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2 posts were merged into an existing topic: “Stupid Questions” in Design

I’m considering setting up a webpage/blog with a totally minimal look/feature set. I’d like to dump sound snippets (could be soundcloud streaming, but suggestions are welcome), and have some lines of text to accompany each snippet.

Any suggestions for what to use?

I’d like the minimum amount of effort to set up and post, but willing to make some effort or pay to keep it totally clean and ad free etc. I have some basic coding experience but would like to save (almost) all music related time for the music making.

building my own website with Jekyll was remarkably simple. Perhaps you could use Bandcamp or Soundcloud (ahh, just noticed you already thought of this) embeds for the music aspect?

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Thanks! I have a feeling that might be the way to go. Setting up a simple script for posts would probably be a low enough threshold. I didn’t get your link to work, but would love to see!

What do you do about hosting? I’ll look into Jekyll (and perhaps my question is answered above).

Hoping to finally get some music out there…

I wrote a little about the process of setting up my website here. The short of it is I used GitHub Pages to host the site, and bought my domain name through Hover.

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Perfect - that looks a lot like what I am aiming for. Thank you for this, and all the other useful posts on here!

Edit:
Jekyll seems a great fit for me. Spent some time today setting it up. Wish I had a Linux/Unix machine handy, but got it running quite easily with the new Windows Bash utilities (Windows subsystem for Linux, WSL) with Ubuntu on Windows, on my partner’s desktop. Just ran the quick-start guide, but that already looks close to what I want. Looking into the audio embedding next. Then I need a name, and the hosting :-).

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I’m a little in two minds to post a link to another publishing platform, one which I have recently been given the task/opportunity of shaping the future direction of the platform. I’ll also preface this with my opinion: if you have the time and capacity to self publish on your own platform using open source tools I absolutely think you should, it’s a rewarding and long-term solution.

In saying that, another potential outlet for you is http://vocal.media .

I can say first hand that the owners of the platform absolutely have their hearts and intents in the right place and believe in creating a quality space for thoughtful expression and a positive impact on the web. Secondarily to that, there is a commerce model similar to patreon or twitch, where readers can tip creators a buck or two for their effort and there is a token amount of money paid per-read. Everyone involved is super cautious about being remotely close to sketchy business practices or things like invasive advertising.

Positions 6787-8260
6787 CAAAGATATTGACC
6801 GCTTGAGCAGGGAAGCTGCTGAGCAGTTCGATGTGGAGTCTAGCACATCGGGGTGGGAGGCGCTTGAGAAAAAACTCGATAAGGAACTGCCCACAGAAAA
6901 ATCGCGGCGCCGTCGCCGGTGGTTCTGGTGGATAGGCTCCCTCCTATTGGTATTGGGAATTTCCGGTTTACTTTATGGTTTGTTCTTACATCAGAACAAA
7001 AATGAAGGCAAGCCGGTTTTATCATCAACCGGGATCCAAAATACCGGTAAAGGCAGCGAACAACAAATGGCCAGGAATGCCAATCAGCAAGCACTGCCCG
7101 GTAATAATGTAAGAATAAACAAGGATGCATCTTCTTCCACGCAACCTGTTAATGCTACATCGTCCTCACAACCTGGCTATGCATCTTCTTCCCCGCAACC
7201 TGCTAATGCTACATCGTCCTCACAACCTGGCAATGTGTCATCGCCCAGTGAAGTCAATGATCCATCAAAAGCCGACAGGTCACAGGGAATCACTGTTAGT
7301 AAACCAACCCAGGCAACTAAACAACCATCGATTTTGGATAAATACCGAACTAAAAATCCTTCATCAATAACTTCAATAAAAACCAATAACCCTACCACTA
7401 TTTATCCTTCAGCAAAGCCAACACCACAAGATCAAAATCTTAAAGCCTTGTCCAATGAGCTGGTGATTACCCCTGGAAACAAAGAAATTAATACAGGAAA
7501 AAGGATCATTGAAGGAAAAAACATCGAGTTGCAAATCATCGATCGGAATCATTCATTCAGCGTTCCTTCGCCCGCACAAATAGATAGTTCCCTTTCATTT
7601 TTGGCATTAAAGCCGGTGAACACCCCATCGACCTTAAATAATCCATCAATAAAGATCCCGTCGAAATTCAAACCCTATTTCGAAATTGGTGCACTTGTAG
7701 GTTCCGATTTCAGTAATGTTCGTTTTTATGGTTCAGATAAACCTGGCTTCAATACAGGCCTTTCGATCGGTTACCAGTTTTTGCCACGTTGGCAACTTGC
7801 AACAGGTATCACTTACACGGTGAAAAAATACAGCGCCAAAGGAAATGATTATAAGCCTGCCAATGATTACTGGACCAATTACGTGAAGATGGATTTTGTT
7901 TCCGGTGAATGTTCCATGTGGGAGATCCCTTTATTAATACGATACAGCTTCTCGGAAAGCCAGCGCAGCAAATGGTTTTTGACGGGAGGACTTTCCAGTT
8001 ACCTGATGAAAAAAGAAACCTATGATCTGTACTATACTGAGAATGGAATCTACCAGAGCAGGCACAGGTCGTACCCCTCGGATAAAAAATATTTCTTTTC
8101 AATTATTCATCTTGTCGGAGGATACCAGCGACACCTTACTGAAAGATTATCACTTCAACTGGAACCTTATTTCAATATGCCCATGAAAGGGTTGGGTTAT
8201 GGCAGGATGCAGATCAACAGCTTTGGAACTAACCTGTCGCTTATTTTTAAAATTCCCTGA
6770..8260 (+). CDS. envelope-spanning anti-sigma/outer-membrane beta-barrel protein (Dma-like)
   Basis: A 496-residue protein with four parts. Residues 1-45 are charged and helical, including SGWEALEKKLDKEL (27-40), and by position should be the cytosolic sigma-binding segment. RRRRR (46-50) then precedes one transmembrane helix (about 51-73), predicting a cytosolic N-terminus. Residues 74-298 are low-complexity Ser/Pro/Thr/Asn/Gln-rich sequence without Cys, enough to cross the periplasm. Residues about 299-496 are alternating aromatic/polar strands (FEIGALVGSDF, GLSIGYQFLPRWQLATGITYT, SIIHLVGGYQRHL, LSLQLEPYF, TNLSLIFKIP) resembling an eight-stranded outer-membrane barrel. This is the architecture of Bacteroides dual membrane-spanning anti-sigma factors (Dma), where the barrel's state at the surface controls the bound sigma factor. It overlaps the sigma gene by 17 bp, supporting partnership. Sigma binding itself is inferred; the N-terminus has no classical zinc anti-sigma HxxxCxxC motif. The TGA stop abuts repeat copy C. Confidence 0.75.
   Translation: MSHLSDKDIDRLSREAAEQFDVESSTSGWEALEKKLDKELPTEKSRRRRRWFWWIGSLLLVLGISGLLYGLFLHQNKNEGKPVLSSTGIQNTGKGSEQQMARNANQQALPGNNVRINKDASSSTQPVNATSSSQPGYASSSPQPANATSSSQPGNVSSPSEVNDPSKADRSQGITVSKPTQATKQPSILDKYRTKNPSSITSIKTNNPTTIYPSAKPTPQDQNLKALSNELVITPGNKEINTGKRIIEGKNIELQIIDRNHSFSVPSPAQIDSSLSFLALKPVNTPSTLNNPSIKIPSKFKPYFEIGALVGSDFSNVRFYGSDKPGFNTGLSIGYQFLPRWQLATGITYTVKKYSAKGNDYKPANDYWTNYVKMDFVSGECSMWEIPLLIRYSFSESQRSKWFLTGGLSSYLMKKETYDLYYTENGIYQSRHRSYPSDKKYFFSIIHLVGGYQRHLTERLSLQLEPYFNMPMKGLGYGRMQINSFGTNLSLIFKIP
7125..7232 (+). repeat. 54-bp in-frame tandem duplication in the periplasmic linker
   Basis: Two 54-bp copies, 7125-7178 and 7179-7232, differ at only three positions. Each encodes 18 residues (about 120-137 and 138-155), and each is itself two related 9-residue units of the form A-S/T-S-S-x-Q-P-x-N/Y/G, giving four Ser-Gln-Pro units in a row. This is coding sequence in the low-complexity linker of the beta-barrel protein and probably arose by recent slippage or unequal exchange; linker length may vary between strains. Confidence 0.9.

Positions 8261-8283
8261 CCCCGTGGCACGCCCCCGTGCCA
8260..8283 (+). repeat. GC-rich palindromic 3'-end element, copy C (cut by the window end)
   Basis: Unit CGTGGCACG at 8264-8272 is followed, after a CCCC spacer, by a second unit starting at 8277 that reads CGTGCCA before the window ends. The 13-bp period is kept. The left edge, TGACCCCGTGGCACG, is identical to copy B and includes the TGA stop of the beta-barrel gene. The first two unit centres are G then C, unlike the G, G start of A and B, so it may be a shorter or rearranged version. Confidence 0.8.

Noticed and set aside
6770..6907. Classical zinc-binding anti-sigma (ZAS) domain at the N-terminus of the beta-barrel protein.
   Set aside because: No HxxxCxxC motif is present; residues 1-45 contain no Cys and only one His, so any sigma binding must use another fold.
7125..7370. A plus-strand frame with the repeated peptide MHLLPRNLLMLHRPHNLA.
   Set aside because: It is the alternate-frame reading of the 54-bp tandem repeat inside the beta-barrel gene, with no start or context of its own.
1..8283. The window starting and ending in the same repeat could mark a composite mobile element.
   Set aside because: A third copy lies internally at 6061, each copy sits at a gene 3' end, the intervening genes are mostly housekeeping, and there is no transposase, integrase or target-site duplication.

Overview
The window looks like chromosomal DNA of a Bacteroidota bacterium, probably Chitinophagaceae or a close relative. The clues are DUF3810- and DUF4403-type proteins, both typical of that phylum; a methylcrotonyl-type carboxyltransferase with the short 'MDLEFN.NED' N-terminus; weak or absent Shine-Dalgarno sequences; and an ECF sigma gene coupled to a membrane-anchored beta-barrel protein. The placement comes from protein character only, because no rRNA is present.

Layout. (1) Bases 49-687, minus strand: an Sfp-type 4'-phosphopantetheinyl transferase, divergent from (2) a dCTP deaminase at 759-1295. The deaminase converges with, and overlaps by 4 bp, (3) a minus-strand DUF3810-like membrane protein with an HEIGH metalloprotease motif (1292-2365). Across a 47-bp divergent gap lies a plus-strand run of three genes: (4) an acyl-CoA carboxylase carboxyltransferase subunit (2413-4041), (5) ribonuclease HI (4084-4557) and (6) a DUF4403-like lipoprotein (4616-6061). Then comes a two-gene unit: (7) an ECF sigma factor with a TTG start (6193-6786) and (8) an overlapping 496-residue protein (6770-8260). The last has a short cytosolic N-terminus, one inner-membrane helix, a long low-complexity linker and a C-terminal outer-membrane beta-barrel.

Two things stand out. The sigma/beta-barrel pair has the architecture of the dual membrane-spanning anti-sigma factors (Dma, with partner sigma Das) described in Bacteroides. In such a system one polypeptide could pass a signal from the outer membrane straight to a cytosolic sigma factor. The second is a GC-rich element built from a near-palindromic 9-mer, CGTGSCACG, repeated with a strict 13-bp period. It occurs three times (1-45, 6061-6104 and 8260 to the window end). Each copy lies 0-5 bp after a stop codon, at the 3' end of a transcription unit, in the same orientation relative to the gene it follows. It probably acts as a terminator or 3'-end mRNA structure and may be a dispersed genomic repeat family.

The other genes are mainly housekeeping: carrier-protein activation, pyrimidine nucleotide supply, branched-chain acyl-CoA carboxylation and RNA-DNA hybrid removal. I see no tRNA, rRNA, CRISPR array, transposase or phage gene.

I’d absolutely love to hear anyone’s opinion on what could make Vocal a better citizen of the web as I’m in a place to make that happen. There’s a more landing-page type intro at http://creators.vocal.media

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Apologies if this has been brought up and/or answered before, I haven’t read through all the history yet.

What are folks using for blogs that involve audio or video these days?

Is SoundCloud / Vimeo still the best choice? Are there any self-hosted (or self managed) options that are easy-enough-to-manage, cost-effective solutions that don’t rely on a third party?

Or are we still in a place where one would be best off hosting those kinds of files via S3 anyways?

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Do people here have an opinion on Ello? I have a nearly empty ello and a completely empty wordpress trying to decide which to start using, kind of surprised there’s been little to no discussion of it—is there a reason for that I’m missing?

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Ello was widely marketted at its beginning as (one of many) “Facebook replacement” website, which made it fail horribly at what it tried to acheive. I think it kind of explain where it’s at now, as this sort of weird network that no one really uses. They rebranded themselves mutliple times since then as a “creators network” but despite their efforts I still don’t see anyone using them, and fail to see their specificity / potential advantages compared to hosting your own site and trying to link people back to it on bigger and more effecient or smaller and more interestingly constrained available platforms / forums etc.

This being said, maybe Ello is great now and I’m missing a change in the community, last time I went there it still was a dead zone faking some kind of cool factor though.